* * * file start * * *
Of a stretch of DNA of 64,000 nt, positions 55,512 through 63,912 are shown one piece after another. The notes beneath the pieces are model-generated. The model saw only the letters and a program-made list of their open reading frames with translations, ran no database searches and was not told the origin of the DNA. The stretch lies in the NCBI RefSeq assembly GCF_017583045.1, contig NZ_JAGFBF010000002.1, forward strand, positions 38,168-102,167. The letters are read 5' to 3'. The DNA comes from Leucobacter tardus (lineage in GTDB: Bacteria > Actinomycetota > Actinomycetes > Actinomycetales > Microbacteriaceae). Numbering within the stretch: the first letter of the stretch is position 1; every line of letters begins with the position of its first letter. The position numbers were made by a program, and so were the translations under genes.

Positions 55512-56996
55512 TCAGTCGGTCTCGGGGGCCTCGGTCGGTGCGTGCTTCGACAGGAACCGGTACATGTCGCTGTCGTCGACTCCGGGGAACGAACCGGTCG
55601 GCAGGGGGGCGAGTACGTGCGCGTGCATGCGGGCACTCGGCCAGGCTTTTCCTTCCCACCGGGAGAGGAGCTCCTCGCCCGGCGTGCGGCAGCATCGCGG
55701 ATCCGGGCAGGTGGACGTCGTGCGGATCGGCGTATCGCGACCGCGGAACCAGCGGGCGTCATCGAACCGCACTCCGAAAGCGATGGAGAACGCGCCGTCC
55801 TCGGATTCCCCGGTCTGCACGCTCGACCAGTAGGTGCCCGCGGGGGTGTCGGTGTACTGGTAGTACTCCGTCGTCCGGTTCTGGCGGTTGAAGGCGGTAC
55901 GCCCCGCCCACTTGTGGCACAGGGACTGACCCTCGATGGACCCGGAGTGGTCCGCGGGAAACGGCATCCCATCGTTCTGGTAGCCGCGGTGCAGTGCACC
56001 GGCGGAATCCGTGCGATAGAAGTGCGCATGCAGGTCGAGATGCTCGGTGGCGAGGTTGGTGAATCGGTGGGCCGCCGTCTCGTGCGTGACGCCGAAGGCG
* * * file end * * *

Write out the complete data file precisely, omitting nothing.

Of a stretch of DNA of 64,000 nt, positions 55,512 through 63,912 are shown one piece after another. The notes beneath the pieces are model-generated. The model saw only the letters and a program-made list of their open reading frames with translations, ran no database searches and was not told the origin of the DNA. The stretch lies in the NCBI RefSeq assembly GCF_017583045.1, contig NZ_JAGFBF010000002.1, forward strand, positions 38,168-102,167. The letters are read 5' to 3'. The DNA comes from Leucobacter tardus (lineage in GTDB: Bacteria > Actinomycetota > Actinomycetes > Actinomycetales > Microbacteriaceae). Numbering within the stretch: the first letter of the stretch is position 1; every line of letters begins with the position of its first letter. The position numbers were made by a program, and so were the translations under genes.

Positions 55512-56996
55512 TCAGTCGGTCTCGGGGGCCTCGGTCGGTGCGTGCTTCGACAGGAACCGGTACATGTCGCTGTCGTCGACTCCGGGGAACGAACCGGTCG
55601 GCAGGGGGGCGAGTACGTGCGCGTGCATGCGGGCACTCGGCCAGGCTTTTCCTTCCCACCGGGAGAGGAGCTCCTCGCCCGGCGTGCGGCAGCATCGCGG
55701 ATCCGGGCAGGTGGACGTCGTGCGGATCGGCGTATCGCGACCGCGGAACCAGCGGGCGTCATCGAACCGCACTCCGAAAGCGATGGAGAACGCGCCGTCC
55801 TCGGATTCCCCGGTCTGCACGCTCGACCAGTAGGTGCCCGCGGGGGTGTCGGTGTACTGGTAGTACTCCGTCGTCCGGTTCTGGCGGTTGAAGGCGGTAC
55901 GCCCCGCCCACTTGTGGCACAGGGACTGACCCTCGATGGACCCGGAGTGGTCCGCGGGAAACGGCATCCCATCGTTCTGGTAGCCGCGGTGCAGTGCACC
56001 GGCGGAATCCGTGCGATAGAAGTGCGCATGCAGGTCGAGATGCTCGGTGGCGAGGTTGGTGAATCGGTGGGCCGCCGTCTCGTGCGTGACGCCGAAGGCG